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Ramadan review edition
Welcome to the latest edition of Riyadh Bureau, a newsletter for people interested in Saudi Arabia — written by me, Ahmed Al Omran. Send your feedback to email@example.com or via Twitter: @ahmed
Summit, summit, summit
The last ten days of Ramadan (which started on May 6) are usually a quiet affair in Saudi Arabia as the government and most businesses begin their holiday in the days leading up to Eid al-Fitr. This year is different. The final week of the Muslim holy month is bringing with it a flurry of activity as the kingdom hosts dozens of high-level foreign visitors.
Mecca was already scheduled to host a regular summit for the Organisation of Islamic Cooperation on May 31, but after recent attacks on Saudi oil infrastructure, the kingdom has also called for emergency Gulf and Arab summits to be held in conjunction with the OIC event.
The summits are seen as an effort by Saudi Arabia to rally regional support against Iran, which was blamed for the attacks, as tensions heightened after the US deployed an aircraft carrier to the Gulf and approved sending 1,500 more troops for the region.
President Donald Trump said this week that he wants to avoid war with Iran. “We’re not looking for regime change. I just want to make that clear,” he told reporters during a trip to Japan. “We’re looking for no nuclear weapons.” Both Saudi Arabia and Iran also said they don’t seek war but will defend themselves if threatened.
It remains to be seen if the summits will produce anything beyond the usual statements, but the event highlights a new Saudi approach for using pan-Islamic organisations like the OIC and Muslim World League to promote its agenda and cement its leadership role.
Drama kings and princes
Ramadan also brings with it a lot of drama, as Saudi families spend the evening hours after breaking their fast around television sets to watch the latest series and talkshows produced specifically for this time of the year.
I previously wrote for FT about al-Asouf, which sparked controversy by breaking some taboos in its depiction of life in Saudi Arabia in the early 70s. The second season of the show continued the trend by tackling the takeover of the Grand Mosque in Mecca by extremists 1979.
The show producers were praised for how they visually recreated the scenes of a highly emotional moment, but I thought they struggled to tell the story because they could not portray members of the royal family who played central roles in the crisis on the screen, and they had to stick to the official narrative of what happened even though there are several books that have been written about that pivotal event. The one I would recommend is The Siege of Mecca by Yaroslav Trofimov.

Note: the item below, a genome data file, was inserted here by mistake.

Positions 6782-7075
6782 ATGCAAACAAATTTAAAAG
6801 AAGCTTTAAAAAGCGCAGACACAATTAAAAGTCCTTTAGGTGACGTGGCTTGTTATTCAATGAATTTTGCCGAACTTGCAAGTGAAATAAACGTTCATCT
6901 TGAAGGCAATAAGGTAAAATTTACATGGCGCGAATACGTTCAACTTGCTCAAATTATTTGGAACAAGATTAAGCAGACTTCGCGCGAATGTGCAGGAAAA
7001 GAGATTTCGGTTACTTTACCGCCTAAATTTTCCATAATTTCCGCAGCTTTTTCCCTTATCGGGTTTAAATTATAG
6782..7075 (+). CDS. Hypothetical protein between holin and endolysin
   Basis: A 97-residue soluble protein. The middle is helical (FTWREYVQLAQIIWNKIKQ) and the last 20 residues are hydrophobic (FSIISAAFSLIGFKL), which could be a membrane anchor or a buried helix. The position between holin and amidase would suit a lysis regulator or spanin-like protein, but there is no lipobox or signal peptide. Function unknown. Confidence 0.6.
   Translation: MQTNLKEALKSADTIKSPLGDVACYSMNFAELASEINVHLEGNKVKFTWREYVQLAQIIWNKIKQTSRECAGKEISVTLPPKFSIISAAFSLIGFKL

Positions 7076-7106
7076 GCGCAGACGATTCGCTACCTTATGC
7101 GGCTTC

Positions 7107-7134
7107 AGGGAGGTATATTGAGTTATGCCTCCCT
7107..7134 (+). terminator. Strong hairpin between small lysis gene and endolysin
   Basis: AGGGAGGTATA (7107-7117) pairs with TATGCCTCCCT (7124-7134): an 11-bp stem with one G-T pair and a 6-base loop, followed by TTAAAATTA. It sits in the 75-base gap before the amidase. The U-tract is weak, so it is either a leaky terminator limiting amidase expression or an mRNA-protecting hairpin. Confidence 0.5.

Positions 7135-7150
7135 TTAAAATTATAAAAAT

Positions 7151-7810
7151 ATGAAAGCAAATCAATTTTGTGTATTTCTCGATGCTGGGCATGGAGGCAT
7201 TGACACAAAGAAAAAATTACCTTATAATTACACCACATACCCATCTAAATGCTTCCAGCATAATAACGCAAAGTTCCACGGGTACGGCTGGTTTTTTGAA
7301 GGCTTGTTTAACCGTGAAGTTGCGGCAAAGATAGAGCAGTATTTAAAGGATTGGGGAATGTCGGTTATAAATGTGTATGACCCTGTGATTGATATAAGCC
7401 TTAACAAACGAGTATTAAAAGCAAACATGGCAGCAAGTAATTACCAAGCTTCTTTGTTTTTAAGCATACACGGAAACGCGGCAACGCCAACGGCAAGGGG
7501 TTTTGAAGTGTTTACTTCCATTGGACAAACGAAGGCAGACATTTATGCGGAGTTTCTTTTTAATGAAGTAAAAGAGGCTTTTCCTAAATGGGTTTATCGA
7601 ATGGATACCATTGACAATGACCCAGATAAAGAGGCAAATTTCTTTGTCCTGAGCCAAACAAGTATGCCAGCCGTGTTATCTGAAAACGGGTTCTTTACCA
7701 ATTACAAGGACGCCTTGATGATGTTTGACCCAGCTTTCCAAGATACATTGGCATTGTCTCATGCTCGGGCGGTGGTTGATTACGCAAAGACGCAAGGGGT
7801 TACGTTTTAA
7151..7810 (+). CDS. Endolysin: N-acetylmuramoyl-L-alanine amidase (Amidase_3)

Crown Prince Mohammed bin Salman has promoted the idea that Saudi Arabia was more tolerant and socially open before 1979, and that the rise of the kingdom’s conservative Sahwa movement, or Islamic awakening, came as a reaction to the revolution in Iran.
When I spoke to Gulf expert Kristin Diwan last year she described this as “dubious history but brilliant messaging,” and Saudi media continued to strongly push that narrative, not just through TV drama but also talkshows where clerics and other figures attempted to distance themselves from the past.
“In the name of Sahwa, I apologise to Saudi society for the mistakes that have contradicted Quran and Sunnah, and contradicted the tolerance of Islam,” Sheikh Ayedh al-Qarnee told host Abdullah al-Modifer in an interview. “I am today supportive of the moderate Islam, open to the world, which has been called for by Crown Prince Mohammed bin Salman,” he added.
Al-Modifer also hosted two special episodes of his show from prison with men serving long jail sentences: Ali al-Fagaasi, a leader of al-Qaeda; and Adel al-Labbad, a Shia activist and poet. Both men used the interviews to offer reassessments of their past and pledge their allegiance to the crown prince and his reforms.
Along the same lines, Sheikh Adel al-Kalbani criticised gender segregation and argued that Saudi society suffers from a “phobia of women.”
The former Grand Mosque imam, who has 6.7 million followers on Twitter, said during his new show on state television that the early days of Islam didn’t have some level of exclusion of women from public life. “In the time of the prophet…men prayed at the front of the mosque and women prayed at the back without any screen or partition between them,” he said.
However, what remains largely missing from most of these programs and conversations is any critical look at the government’s role in these past events, including the rise of conservatism amid official support and sponsorship for decades until recently. Obviously it is hard to expect anything resembling a serious examination of that past in the current atmosphere, but it is something to keep in mind as we follow the debate.
In other news
Four more Saudi women activists have been temporarily released earlier this month as their trials continued. Academic Hatoon al-Fassi posted a short message on social media few days after her release:
But the most prominent woman among the detained activists, Loujain al-Hathloul, remains behind bars. Her siblings based outside the kingdom have continued campaigning for her release, speaking to the media in the US and appearing on stage at the Oslo Freedom Forum.
“We remained silent for 8 months. And we took all the steps that we were supposed to do, following all the official channels,” her brother Walid al-Hathloul said. “We were not able to get a response from the government.”
That is all for this dispatch from Riyadh Bureau, brought to you on my 35th birthday. Thanks for reading! You can send your feedback by email: firstname.lastname@example.org. If you enjoy this newsletter please do share it with others.